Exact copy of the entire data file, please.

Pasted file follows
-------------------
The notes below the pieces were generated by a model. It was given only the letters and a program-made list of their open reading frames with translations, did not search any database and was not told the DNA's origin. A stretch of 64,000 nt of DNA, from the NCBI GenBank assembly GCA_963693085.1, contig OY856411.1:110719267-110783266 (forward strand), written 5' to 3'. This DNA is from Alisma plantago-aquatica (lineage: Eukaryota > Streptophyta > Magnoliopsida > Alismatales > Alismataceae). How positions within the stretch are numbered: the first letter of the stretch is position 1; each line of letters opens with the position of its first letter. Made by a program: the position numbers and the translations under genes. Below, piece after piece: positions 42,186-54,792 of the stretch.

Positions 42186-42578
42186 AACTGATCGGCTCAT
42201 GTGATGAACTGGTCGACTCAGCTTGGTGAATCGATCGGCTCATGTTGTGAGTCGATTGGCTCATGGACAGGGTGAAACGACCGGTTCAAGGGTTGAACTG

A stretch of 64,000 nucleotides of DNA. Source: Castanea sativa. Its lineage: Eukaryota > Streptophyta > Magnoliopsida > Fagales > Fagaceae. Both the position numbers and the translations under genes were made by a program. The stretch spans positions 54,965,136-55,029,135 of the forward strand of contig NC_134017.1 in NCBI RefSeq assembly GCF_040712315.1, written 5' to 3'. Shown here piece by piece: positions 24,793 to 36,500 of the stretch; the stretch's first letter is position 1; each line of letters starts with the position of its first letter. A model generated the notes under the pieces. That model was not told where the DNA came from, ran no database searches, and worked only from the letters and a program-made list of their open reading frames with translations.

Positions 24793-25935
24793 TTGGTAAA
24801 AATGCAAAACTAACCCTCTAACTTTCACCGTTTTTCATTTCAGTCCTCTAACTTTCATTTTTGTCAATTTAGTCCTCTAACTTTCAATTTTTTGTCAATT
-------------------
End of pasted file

The notes below the pieces were generated by a model. It was given only the letters and a program-made list of their open reading frames with translations, did not search any database and was not told the DNA's origin. A stretch of 64,000 nt of DNA, from the NCBI GenBank assembly GCA_963693085.1, contig OY856411.1:110719267-110783266 (forward strand), written 5' to 3'. This DNA is from Alisma plantago-aquatica (lineage: Eukaryota > Streptophyta > Magnoliopsida > Alismatales > Alismataceae). How positions within the stretch are numbered: the first letter of the stretch is position 1; each line of letters opens with the position of its first letter. Made by a program: the position numbers and the translations under genes. Below, piece after piece: positions 42,186-54,792 of the stretch.

Positions 42186-42578
42186 AACTGATCGGCTCAT
42201 GTGATGAACTGGTCGACTCAGCTTGGTGAATCGATCGGCTCATGTTGTGAGTCGATTGGCTCATGGACAGGGTGAAACGACCGGTTCAAGGGTTGAACTG

A stretch of 64,000 nucleotides of DNA. Source: Castanea sativa. Its lineage: Eukaryota > Streptophyta > Magnoliopsida > Fagales > Fagaceae. Both the position numbers and the translations under genes were made by a program. The stretch spans positions 54,965,136-55,029,135 of the forward strand of contig NC_134017.1 in NCBI RefSeq assembly GCF_040712315.1, written 5' to 3'. Shown here piece by piece: positions 24,793 to 36,500 of the stretch; the stretch's first letter is position 1; each line of letters starts with the position of its first letter. A model generated the notes under the pieces. That model was not told where the DNA came from, ran no database searches, and worked only from the letters and a program-made list of their open reading frames with translations.

Positions 24793-25935
24793 TTGGTAAA
24801 AATGCAAAACTAACCCTCTAACTTTCACCGTTTTTCATTTCAGTCCTCTAACTTTCATTTTTGTCAATTTAGTCCTCTAACTTTCAATTTTTTGTCAATT